Zombies 2.0 did not serve a malevolent evil master. There was no reason for their rampage. They were the perfect symbol for a world falling apart. Society and all the institutions that kept us warm and safe collapsed under their mindless assault. They were everything everyday Americans harbored as their deepest, darkest nightmares. America was on the brink, helpless to control the spiral into despair and chaos into which the nation was falling.

Romero’s other innovation turned zombies into ravenous cannibals. Other sci-fi movies had introduced man-eating monsters before. For example, Day of the Triffids (in many ways a precursor of the modern zombie film) featured walking plants looking for a human lunch, but the 1951 film was not very graphic. That was then. By the late 1960s, our distaste for bad taste had changed. After watching raw violence from Vietnam on the evening news every night, Americans no longer winced from seeing people chewed alive on the screen.

In one stroke, Romero made the zombie both terrifying and culturally relevant.

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Night of the Living Dead, also broke with the sci-fi formula that provided the audience comfort and relief–no one came at the end of film to save the day. In fact, Night of the Living Dead concludes with the traditional armed-to-the-teeth rescue party managing to shoot the hero after he survives a night of zombie holocaust.

In-fighting and lawsuits prevented Romero from immediately building on the mythology of the Zombie 2.0 though he did reintroduce many of themes of the world spinning out of control in The Crazies a greatly under appreciated 1973 film.

Nevertheless, others adhered to the new zombie formula, particularly in movies like Italian filmmaker Lucio Falci’s City of the Living Dead (1980). In the US, a wave of slasher films followed the “society can’t save you,” and humans are just “more meat for the slaughterhouse” model. Popular horror characters like Jason, Michael Myers, Leather-face, and Freddy Krugger, were all variations on the relentless, mindless killer theme.

Over the following decades, zombie movies made an occasional comeback but they didn’t signal the return of a dramatic American identity crisis.

After a court settlement split the legal rights to own the “Dead” and the “Living Dead.” Romero went on to make a series of “Dead” films that continued to be fashioned around a core of social satire. Dawn of the Dead (1978), takes place in a shopping mall mocking contemporary consumerism. Day of the Dead (1985) lampoons our faith in modern science and government. The remake of Night of the Living Dead (1990) celebrates feminism. Still, social commentary in horror movies was now old hat, Romero’s later films, and similar fare like Dino Argento’s Demons (1985 ) and Demons 2 (1986) appealed mostly to horror movie cult fans and drive-in B movie addicts. 

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The other spate of zombie films, like Dan O’Bannon’s Return of the Living Dead (1985) largely played the zombies for laughs. There were countless variations and ripp-offs of the franchise including the incredibly bad Chopper Chicks in Zombietown (1981). These films reflected the reality that from Reagan through Clinton, Americans didn’t worry much about being murdered in their bed. The zombie-apocalypse was the last thing on their mind. Everybody went shopping.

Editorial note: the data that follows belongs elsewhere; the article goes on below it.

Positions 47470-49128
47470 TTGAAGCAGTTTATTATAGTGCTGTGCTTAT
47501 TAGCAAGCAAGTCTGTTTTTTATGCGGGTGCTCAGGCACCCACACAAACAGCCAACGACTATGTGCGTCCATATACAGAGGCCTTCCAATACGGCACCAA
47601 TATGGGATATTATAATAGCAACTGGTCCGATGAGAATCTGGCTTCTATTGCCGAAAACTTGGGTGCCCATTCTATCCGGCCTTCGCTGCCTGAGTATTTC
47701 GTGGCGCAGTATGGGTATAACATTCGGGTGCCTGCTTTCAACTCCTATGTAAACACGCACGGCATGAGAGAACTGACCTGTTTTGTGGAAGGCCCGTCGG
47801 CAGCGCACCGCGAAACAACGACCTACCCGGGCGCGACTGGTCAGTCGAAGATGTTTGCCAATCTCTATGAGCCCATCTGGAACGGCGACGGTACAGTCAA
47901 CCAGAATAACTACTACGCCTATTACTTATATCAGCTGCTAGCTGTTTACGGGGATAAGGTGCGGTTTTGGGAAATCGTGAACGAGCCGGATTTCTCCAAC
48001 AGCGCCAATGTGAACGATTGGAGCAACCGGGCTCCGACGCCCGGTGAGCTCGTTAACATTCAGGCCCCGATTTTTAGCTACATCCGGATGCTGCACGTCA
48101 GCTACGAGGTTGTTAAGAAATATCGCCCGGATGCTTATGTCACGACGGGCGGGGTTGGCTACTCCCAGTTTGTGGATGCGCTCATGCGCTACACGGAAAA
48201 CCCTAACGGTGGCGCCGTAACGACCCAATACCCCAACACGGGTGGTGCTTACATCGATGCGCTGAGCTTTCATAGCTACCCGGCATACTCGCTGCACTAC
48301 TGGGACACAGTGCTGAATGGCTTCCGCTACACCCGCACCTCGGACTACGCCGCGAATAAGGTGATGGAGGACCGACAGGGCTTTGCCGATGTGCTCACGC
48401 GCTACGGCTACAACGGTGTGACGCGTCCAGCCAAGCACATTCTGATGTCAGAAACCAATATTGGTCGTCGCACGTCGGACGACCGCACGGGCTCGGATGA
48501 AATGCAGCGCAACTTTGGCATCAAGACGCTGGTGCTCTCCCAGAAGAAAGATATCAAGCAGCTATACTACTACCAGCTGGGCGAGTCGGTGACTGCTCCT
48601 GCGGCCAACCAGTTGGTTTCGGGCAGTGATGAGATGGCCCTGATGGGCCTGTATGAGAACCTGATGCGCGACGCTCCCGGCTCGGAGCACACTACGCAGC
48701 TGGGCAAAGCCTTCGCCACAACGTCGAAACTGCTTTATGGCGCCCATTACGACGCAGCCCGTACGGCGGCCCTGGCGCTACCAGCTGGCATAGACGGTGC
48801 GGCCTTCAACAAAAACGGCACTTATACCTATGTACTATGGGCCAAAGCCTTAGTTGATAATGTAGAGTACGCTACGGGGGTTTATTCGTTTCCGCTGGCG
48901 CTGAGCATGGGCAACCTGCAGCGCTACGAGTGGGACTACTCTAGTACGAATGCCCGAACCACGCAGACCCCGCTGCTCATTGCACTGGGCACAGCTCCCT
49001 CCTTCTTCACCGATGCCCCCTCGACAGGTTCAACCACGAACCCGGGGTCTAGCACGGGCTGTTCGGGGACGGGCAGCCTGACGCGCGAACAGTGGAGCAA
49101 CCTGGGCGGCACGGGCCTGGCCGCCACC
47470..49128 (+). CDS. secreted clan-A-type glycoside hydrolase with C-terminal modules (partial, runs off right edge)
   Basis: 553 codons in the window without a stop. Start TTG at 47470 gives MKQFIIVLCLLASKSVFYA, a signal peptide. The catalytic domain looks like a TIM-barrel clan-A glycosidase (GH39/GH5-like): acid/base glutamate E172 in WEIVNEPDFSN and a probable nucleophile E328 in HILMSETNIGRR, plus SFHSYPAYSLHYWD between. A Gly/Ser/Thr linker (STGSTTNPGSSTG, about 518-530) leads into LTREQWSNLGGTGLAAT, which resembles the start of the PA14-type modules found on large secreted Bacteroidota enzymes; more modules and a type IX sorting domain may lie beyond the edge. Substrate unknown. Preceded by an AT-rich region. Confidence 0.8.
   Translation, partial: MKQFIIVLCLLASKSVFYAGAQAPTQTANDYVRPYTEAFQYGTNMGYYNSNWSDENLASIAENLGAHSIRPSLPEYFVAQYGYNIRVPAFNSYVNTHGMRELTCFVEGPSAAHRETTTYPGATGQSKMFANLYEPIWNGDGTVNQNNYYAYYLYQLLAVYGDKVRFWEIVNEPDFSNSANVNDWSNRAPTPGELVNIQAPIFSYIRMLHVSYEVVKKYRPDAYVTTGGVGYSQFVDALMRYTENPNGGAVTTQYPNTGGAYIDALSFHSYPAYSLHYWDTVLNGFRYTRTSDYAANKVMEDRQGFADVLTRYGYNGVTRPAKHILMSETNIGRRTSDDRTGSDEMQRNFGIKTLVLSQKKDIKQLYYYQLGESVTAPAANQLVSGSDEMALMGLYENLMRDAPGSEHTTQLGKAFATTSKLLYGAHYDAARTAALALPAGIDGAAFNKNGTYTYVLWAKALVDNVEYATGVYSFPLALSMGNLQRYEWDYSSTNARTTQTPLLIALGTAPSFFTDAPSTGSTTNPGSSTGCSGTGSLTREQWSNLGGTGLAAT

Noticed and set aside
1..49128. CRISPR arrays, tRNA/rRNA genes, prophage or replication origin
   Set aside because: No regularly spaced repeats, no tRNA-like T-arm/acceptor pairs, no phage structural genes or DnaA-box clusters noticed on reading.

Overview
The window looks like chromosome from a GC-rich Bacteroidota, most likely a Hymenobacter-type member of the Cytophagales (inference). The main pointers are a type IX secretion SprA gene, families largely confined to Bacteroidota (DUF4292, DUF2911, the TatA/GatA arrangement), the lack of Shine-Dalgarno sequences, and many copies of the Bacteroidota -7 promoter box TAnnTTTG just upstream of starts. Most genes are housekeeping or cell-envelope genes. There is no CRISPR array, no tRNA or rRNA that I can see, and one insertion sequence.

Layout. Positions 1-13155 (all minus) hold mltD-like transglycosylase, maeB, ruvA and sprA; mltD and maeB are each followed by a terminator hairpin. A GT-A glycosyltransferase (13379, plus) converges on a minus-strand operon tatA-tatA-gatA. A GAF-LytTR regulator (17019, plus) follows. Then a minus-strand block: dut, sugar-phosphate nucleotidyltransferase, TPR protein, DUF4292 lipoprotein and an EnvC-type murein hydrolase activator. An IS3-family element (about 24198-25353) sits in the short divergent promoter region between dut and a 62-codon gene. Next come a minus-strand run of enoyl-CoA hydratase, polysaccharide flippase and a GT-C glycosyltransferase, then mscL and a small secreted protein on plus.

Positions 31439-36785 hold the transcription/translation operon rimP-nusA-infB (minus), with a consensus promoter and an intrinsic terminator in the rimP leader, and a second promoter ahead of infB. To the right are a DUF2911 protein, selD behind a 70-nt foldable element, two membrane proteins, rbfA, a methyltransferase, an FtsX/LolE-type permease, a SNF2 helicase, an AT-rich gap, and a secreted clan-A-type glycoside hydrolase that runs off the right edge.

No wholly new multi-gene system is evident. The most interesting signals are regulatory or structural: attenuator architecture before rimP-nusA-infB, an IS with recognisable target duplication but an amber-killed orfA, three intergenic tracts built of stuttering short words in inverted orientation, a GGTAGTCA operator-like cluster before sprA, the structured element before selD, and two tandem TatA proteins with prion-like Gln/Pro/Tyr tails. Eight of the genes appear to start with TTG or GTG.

Even the zombies in a more recent and popular film series that started with Resident Evil (2002), were there for fun, based on a popular computer game. There are lots of zombies, but little gore.

The wake of 9/11 changed all that. Americans caught a case of the angst that they hadn’t experienced since Vietnam. They watched Iraq become a wasteland. They saw Katrina ravage the American south. They witnessed Code Pink own the streets in a way that had not been seen since the draft-riots of the 1960s.

Our anxiety meter swung into high gear.

Predictably, the zombies we feared were back to help us work out worries at the movies.

Zombies 3.0 were as hyper-active and impatient as modern America. They no longer lumbered around in a protein-hungry drunken stupor. The undead became man-eaters on speed. In the remake of Dawn of the Dead (2004) and the British films 28 Days Later (2002) and 28 Weeks Later, (2007) the zombies chased their prey down like sprinters. This innovation made them more contemporary and more terrifying. Paired with plots that showed the collapse of order and the everyday world, these films played well to the angst of post 9/11 movie audiences.

But like the trauma of Vietnam, the worry didn’t last forever. Americans aren’t sanguine about the 2007 economic crash, the painfully slow economic recovery, the threat of terrorism, the rise of China, or stalemate Washington politics but, like the frog in the pot of hot water they seem complacent as the heat is turned up. 

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America’s nonchalance attitude in the face of the ongoing violence against the American dream that is Obama’s America is reflected in the fate of the celluloid zombie. As the horror of 9/11 and the uprooting political discord of the Bush-era have faded so has our fear of the undead.

Increasingly, zombies are played for laughs, like in the comedy-tinged Australian movie Undead (2003); the hilarious British film Shaun of the Dead (2004); the Norwegian zombie-comedy Dead Snow (2009) and the comic commentary on post-911 hysteria–ZMD: Zombies of Mass Destruction (2009).

The dead are also shamelessly exploited, (as were theater-goers) in the crass, dreadful World War Z (2013), a pathetic effort to bank in on the post 9/11 zombie craze with Brad Pitt before it ran its course.

Americans did stick with the undead in the AMC TV series The Walking Dead, but not because of the man-eating hordes. Viewer loyalty is mostly a response to the well-crafted character-driven plots.

The truth is today–zombies are dead to us.

Today, American politics are just angry, not apoplectic, certainly not apocalyptic.

For now the undead as symbol of American angst is dead.

But with a pathetic foreign policy and a disastrous domestic agenda, the next great crisis in confidence could be just around the corner.

The dead might be back. Zombie 4.0 could be scary as hell, if World War III doesnt get here first.